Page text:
Ten years seems like a fitting time to reflect on this project, taking stock of some of the accomplishments and beginning to thinking about what the next ten years will look like. The principal goal of this project was simply to make this music and Erskine known to fans of traditional fiddling. Brian and I couldn't be happier in this respect. Many of the new releases from Quebec's professional traditional musicians over the past five years or so have featured Erskine's tunes learned from this blog; many more of these tunes are being played at sessions and at festivals all around the globe. Lisa Ornstein; André Brunet; Alexis Chartrand; Davi Simard; Le Vent du Nord and De Temps en Temp; Le Bruit court dans la Ville; Pascal Gemme; Laura Risk; among many others have helped share this music (please leave a comment if there are other performers I should add).
Knowledge of Erskine and the Gaspé fiddle style has even gone global! Laura Risk recently taught at a fiddle camp in Australia and arrived to find that the local fiddlers already knew "Joe Drody's Jig" and were eager to learn more tunes from the region. Just the other week, Lisa Ornstein taught two of Erskine's tunes to an online fiddle class with several dozen students from the United States (several years ago she featured Erskine's setting of " Tommy Rooney's Jig" on her website as the Québécois Tune of the Month). The list goes on and on.
It has also been touching to see how many people have joined in our efforts to promote this unique musical culture by creating their own online resources. In particular, Guy Bouchard and Laura Sadowsky, who now reside in Douglastown, have been sharing not only this music, but also trying to bring back the old dances that went alongside this music through regular workshops and dance nights during the long Gaspesian winters (Guy is currently working a film project about these dances). Much of their activity is documented on their l'Orchestre de danse de Douglastown Facebook page. You can also hear recordings of Guy and Mathieu playing this music over at Guy's Soundcloud page; Guy has often provided inspiring and subtle guitar accompaniment to these tunes. Their friend and cellist-mandolinist France Dupuis has produced an excellent set of transcriptions of the tunes they have learned for their project, all of which can be downloaded from France Dupuis' personal website for a small fee.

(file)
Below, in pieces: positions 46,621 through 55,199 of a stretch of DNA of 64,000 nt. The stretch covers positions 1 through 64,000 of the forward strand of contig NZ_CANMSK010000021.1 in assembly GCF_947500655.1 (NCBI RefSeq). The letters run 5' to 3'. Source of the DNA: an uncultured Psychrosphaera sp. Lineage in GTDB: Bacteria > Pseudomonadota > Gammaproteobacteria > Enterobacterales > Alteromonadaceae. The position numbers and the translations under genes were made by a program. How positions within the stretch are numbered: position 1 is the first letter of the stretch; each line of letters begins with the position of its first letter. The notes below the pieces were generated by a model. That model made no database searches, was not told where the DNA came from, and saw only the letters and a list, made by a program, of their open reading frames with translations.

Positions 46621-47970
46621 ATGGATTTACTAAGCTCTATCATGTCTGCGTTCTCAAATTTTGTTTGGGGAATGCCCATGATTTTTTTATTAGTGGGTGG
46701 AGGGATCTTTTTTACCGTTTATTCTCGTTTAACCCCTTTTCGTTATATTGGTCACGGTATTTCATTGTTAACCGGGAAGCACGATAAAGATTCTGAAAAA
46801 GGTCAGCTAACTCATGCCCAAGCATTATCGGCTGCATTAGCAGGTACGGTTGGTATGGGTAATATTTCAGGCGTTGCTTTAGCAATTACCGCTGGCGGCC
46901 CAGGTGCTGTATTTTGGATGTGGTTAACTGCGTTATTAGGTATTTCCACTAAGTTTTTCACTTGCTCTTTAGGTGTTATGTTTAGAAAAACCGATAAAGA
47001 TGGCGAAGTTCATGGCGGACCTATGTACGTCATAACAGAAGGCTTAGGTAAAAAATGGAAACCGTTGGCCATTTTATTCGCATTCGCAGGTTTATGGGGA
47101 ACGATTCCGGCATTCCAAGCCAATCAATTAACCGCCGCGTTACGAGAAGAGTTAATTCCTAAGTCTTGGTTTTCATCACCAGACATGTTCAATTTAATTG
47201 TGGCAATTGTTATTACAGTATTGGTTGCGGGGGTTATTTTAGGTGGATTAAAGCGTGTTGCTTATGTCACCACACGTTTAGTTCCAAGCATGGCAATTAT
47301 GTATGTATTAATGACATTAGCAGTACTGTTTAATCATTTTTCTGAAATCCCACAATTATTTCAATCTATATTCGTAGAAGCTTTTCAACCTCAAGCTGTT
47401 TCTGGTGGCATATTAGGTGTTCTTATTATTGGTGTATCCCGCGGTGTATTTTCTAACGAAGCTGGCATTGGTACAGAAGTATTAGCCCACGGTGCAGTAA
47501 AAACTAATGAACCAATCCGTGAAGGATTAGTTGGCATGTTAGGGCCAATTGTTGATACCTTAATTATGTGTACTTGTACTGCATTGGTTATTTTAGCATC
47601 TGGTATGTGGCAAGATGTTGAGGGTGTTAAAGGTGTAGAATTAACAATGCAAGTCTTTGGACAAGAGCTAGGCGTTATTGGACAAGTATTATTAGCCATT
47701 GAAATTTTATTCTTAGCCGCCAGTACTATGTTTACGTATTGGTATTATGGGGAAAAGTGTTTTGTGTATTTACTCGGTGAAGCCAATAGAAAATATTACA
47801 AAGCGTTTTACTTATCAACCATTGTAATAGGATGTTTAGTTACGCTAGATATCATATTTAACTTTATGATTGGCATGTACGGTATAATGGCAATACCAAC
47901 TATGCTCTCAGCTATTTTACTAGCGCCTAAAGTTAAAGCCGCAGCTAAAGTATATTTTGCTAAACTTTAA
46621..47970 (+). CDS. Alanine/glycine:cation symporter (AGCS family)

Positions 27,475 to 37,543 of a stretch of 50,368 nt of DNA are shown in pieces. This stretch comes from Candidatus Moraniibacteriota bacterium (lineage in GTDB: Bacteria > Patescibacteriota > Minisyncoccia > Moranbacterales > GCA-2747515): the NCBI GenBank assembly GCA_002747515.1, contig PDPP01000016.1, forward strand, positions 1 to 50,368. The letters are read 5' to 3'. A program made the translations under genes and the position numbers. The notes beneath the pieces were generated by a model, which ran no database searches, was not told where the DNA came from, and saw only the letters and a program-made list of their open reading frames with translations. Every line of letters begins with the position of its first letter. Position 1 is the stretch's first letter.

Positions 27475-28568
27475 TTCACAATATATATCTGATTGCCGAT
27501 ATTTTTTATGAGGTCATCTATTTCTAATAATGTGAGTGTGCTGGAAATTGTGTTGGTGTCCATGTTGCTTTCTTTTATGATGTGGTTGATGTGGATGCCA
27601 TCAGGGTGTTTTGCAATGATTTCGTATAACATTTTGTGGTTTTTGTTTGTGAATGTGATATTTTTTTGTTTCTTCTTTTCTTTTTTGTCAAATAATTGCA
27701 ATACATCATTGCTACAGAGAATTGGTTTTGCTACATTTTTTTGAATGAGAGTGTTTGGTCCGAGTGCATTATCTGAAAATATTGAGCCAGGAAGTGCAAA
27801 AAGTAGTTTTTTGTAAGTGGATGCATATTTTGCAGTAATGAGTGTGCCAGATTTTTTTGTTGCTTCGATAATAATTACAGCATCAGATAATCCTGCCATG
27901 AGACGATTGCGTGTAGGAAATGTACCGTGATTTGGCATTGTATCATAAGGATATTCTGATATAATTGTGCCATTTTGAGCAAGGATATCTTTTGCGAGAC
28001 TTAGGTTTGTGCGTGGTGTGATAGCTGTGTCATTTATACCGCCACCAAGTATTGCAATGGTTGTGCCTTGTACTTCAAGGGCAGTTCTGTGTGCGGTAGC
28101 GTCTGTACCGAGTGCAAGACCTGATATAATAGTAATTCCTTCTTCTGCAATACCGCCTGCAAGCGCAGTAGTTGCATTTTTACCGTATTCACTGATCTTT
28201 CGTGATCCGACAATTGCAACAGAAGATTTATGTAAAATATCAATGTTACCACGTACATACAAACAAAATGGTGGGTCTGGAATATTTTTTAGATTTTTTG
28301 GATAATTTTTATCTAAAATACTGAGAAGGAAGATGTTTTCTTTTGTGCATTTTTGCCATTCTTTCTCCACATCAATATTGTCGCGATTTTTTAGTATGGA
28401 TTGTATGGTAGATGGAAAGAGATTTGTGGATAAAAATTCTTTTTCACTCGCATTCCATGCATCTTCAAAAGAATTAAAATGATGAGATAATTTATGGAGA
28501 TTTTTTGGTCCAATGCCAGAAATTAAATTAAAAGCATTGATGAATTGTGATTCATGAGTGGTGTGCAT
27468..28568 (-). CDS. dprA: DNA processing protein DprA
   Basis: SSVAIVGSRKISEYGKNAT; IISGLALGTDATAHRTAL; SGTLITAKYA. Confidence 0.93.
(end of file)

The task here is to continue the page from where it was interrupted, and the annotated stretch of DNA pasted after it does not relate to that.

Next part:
In the United States, Paul Fackler has been working tirelessly to transcribe every tune on this blog while also promoting Erskine's music among the various jam groups he interacts with all over the country. Brian and I are currently working with Paul to help him publish these transcriptions in a free PDF. (You may recall that Paul reached out to help us a few years ago by providing a detailed list of alternate tune titles for the material found on this blog in cases where the tune is played elsewhere in Quebec or in other fiddle traditions; these notes and sources will be part of Paul's upcoming set of transcriptions.)
The Internet is, in many ways, a very different place in 2020 than 2010. Social media rose to dominate how most of us find, seek out, consume, and engage with online content; as well streaming both audio and video has become both norm and expectation. (Ten years ago, I could simply write articles here and know that this would find its way out to a small but loyal audience of blog subscribers; an interface for streaming a whole set of tracks in a playlist didn't exist on Blogger - and still doesn't).